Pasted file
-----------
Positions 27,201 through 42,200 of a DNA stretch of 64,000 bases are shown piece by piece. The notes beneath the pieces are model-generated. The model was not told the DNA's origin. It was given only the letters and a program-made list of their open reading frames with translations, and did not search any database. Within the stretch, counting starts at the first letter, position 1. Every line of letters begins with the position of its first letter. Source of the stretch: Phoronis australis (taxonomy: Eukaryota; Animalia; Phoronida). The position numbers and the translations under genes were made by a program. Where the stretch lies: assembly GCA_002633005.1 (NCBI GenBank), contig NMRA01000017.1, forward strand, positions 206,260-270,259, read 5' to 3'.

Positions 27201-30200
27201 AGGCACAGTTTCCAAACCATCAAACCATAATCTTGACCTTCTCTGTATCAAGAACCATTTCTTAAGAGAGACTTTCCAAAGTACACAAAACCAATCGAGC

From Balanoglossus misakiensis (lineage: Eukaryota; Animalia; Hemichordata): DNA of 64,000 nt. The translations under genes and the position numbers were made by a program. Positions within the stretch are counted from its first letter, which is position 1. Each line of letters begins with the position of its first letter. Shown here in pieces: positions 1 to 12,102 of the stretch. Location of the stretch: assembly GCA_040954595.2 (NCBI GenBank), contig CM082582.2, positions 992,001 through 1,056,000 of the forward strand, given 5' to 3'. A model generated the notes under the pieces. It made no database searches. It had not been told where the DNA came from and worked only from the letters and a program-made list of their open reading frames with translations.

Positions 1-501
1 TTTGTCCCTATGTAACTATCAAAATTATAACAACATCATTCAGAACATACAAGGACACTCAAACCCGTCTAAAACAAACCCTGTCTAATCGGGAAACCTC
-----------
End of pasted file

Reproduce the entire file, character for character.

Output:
Positions 27,201 through 42,200 of a DNA stretch of 64,000 bases are shown piece by piece. The notes beneath the pieces are model-generated. The model was not told the DNA's origin. It was given only the letters and a program-made list of their open reading frames with translations, and did not search any database. Within the stretch, counting starts at the first letter, position 1. Every line of letters begins with the position of its first letter. Source of the stretch: Phoronis australis (taxonomy: Eukaryota; Animalia; Phoronida). The position numbers and the translations under genes were made by a program. Where the stretch lies: assembly GCA_002633005.1 (NCBI GenBank), contig NMRA01000017.1, forward strand, positions 206,260-270,259, read 5' to 3'.

Positions 27201-30200
27201 AGGCACAGTTTCCAAACCATCAAACCATAATCTTGACCTTCTCTGTATCAAGAACCATTTCTTAAGAGAGACTTTCCAAAGTACACAAAACCAATCGAGC

From Balanoglossus misakiensis (lineage: Eukaryota; Animalia; Hemichordata): DNA of 64,000 nt. The translations under genes and the position numbers were made by a program. Positions within the stretch are counted from its first letter, which is position 1. Each line of letters begins with the position of its first letter. Shown here in pieces: positions 1 to 12,102 of the stretch. Location of the stretch: assembly GCA_040954595.2 (NCBI GenBank), contig CM082582.2, positions 992,001 through 1,056,000 of the forward strand, given 5' to 3'. A model generated the notes under the pieces. It made no database searches. It had not been told where the DNA came from and worked only from the letters and a program-made list of their open reading frames with translations.

Positions 1-501
1 TTTGTCCCTATGTAACTATCAAAATTATAACAACATCATTCAGAACATACAAGGACACTCAAACCCGTCTAAAACAAACCCTGTCTAATCGGGAAACCTC